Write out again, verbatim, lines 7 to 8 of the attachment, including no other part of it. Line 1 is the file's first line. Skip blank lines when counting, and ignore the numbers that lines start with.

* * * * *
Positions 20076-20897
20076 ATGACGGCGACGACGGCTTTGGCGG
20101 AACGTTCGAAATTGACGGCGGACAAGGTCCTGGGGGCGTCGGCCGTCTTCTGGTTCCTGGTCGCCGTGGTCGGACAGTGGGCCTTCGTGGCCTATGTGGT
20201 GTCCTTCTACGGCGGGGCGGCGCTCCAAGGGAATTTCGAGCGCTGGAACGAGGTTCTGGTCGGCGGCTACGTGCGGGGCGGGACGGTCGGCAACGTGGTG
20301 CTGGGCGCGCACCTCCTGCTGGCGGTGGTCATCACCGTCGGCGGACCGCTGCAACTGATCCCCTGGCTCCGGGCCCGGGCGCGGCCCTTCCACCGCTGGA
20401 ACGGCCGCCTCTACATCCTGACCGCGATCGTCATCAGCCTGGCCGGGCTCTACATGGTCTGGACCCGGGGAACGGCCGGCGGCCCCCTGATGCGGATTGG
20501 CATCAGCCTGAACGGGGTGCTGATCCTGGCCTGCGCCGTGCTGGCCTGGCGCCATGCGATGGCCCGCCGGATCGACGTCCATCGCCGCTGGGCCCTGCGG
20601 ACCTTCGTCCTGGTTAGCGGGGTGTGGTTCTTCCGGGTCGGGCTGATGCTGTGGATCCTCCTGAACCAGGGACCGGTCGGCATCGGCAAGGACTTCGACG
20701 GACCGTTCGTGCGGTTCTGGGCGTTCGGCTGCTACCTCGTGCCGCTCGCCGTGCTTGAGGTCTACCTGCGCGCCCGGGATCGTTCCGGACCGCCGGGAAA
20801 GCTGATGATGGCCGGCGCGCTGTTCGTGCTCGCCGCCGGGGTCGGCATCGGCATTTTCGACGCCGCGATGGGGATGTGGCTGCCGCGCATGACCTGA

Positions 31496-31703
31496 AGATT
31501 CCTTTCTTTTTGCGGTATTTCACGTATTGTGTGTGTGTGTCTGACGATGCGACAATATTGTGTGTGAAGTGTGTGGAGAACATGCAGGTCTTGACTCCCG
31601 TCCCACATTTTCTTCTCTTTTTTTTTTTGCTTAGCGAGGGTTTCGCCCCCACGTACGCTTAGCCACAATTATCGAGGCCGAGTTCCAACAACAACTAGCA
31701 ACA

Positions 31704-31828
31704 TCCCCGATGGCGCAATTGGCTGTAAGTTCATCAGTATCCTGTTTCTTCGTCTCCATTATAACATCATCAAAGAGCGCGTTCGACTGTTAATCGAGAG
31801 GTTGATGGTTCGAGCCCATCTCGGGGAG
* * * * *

20501 CATCAGCCTGAACGGGGTGCTGATCCTGGCCTGCGCCGTGCTGGCCTGGCGCCATGCGATGGCCCGCCGGATCGACGTCCATCGCCGCTGGGCCCTGCGG
20601 ACCTTCGTCCTGGTTAGCGGGGTGTGGTTCTTCCGGGTCGGGCTGATGCTGTGGATCCTCCTGAACCAGGGACCGGTCGGCATCGGCAAGGACTTCGACG